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There has to be a connection to make it work

September 21st, 1997

The topic of regional rail versus a national system leaves a lot of room for discussion. First, though, some realities and fundamentals must be discussed.

The key to any successful transportation enterprise is connectivity. This holds true with railroads, both passenger and freight, airlines, truck lines, and sea going carriers.

The components of a true network support each other, by a combination of feeding passengers via hubbing, and offering a smooth transition between various modes of transportation. Success in this critical area has not yet been achieved in this country, and forward-thinking consultants, planners, and transportation senior managers are finally beginning to focus on this important issue.

A true network not only provides passengers for each separate component, but also provides services at greatly reduced costs, such as reservations, maintenance, administration, purchasing, and marketing.

Also, equipment can be pooled and shared where it is needed by a combination of market demand, seasonal needs, and replacement for wrecked, damaged, or maintenance-impaired situations.

Once again going back to the old Pullman Company, one of its greatest accomplishments was the transfer or capital-intensive rolling stock from one part of the country to another to meet seasonal demand. They may have needed to change an exterior coat of paint or a car’s letterboard, but it sure was more efficient than purchasing equipment that would be grossly underutilized.

Amtrak is partly suffering from this problem, now. They essentially have four fleets of equipment: low-level, which is used on the NEC, California, and Midwest corridors; long-distance low-level, such as the Viewliners and Amfleet; the Superliners; and the AutoTrain equipment.

Regrettably, virtually none of this equipment is interchangable, costing Amtrak many revenue opportunities where market demand exists, but they cannot put present equipment inventory into use. The eastern long-hauls desperately need more sleepers, but only 50 Viewliners were ordered and delivered. Since the Heritage sleepers are long gone (and good riddance to these wonderful stalwarts of travel who simply outlived their marketability), Amtrak cannot add more First Class capacity to the Silver Meteor, Silver Star, Silver Palm, Lake Shore Limited, Crescent, or Twilight Shoreliner.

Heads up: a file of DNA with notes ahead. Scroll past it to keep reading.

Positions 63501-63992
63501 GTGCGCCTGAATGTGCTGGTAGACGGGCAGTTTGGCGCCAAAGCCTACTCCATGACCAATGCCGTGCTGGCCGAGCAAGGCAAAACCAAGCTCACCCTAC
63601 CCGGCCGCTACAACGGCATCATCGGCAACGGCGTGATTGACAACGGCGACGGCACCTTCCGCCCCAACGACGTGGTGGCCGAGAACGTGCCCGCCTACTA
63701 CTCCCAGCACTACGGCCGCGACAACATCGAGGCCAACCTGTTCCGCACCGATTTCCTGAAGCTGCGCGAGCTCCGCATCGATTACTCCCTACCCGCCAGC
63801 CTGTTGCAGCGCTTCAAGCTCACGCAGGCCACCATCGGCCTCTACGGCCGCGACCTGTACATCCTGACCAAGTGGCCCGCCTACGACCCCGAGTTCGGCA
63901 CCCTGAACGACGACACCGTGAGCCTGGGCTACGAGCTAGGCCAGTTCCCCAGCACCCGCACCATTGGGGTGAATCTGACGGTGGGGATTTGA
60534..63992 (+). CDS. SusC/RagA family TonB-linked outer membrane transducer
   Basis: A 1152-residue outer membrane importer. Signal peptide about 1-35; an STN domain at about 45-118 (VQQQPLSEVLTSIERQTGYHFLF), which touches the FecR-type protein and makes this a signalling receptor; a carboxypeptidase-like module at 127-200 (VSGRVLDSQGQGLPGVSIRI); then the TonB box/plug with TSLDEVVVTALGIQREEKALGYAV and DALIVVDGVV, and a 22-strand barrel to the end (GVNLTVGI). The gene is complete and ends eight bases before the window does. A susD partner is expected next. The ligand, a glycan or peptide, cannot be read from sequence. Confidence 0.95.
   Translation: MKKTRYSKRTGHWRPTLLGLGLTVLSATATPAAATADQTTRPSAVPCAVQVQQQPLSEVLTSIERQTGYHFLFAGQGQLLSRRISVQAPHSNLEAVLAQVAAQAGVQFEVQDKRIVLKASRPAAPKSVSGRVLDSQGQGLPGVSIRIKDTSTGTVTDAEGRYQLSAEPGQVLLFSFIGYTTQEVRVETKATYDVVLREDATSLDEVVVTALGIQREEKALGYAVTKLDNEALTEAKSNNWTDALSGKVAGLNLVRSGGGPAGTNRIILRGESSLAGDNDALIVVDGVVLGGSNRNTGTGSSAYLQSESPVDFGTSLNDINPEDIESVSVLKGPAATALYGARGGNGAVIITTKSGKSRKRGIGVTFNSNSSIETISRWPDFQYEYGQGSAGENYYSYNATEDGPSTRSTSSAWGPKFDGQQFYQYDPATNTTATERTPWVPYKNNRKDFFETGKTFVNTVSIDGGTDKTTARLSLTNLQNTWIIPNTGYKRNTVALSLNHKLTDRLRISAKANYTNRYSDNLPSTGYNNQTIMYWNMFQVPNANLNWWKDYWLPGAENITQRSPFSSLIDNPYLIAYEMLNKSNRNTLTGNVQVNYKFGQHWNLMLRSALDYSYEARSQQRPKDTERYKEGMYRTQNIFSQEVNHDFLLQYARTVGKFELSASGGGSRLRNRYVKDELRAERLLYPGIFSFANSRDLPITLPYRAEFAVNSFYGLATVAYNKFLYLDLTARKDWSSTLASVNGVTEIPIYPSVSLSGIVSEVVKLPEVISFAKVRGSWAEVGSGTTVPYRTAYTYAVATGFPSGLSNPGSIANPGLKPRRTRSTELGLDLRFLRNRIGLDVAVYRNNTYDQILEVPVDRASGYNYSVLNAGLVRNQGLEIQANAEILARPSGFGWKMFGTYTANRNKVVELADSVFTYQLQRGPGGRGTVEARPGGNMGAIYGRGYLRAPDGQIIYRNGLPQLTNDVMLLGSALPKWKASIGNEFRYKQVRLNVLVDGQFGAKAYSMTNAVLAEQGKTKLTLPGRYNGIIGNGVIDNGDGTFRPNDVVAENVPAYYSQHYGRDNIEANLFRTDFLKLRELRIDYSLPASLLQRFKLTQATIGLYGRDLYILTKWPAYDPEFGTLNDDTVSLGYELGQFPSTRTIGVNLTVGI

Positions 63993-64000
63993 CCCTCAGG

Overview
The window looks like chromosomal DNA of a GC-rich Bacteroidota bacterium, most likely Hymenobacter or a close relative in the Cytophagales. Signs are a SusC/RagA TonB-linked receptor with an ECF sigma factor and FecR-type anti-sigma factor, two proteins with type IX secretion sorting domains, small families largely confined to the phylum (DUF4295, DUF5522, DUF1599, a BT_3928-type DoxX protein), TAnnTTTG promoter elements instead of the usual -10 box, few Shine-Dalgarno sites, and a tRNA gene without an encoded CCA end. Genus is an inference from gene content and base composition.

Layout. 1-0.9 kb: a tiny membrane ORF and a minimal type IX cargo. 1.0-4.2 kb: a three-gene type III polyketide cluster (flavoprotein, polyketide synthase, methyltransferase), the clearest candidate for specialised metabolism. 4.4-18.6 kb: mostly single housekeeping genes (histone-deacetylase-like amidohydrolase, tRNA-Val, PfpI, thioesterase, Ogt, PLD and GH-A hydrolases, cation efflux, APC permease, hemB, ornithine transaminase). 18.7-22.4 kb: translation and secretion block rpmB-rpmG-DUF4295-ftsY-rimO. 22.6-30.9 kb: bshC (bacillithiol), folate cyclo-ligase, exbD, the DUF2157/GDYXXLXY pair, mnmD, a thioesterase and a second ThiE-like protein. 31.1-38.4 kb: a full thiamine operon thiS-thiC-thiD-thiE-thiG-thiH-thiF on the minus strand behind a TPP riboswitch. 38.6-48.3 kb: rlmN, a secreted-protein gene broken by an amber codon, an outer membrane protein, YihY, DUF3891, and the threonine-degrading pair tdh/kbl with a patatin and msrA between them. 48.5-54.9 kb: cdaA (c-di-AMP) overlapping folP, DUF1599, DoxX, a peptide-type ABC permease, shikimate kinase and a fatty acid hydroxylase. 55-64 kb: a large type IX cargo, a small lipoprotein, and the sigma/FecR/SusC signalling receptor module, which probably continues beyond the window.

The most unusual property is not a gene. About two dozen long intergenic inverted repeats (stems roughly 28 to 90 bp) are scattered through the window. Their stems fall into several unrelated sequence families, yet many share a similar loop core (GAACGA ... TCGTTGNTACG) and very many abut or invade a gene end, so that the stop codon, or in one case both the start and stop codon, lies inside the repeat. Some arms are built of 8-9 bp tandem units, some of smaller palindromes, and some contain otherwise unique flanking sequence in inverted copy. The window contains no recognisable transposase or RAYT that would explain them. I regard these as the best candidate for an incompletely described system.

And, the Superliners have their limits, too, when in peak demand times there are not enough of them in service to meet market needs. Because of the need for transition cars, they can’t easily add a low-level car, even though this was the clumsy practice on the Capitol Limited before the advent of the Three Rivers.

AutoTrain is a closed system because of the freight brake system, and the corridor cars with their dense configuration are occassionally pressed into service on a long-haul, but at great sacrifice to passengers.

So, with all of these current problems (and we haven’t even addressed motive power), what would happen if in the future Amtrak were dismantled and regional railroads were the norm? We know that immediately after the Northridge earthquake in Southern California transit agencies from far and wide sent equipment to help Metrolink. But, would this happen on a regular basis? And would these agencies purchase extra equipment for storage until they could lease it to someone else?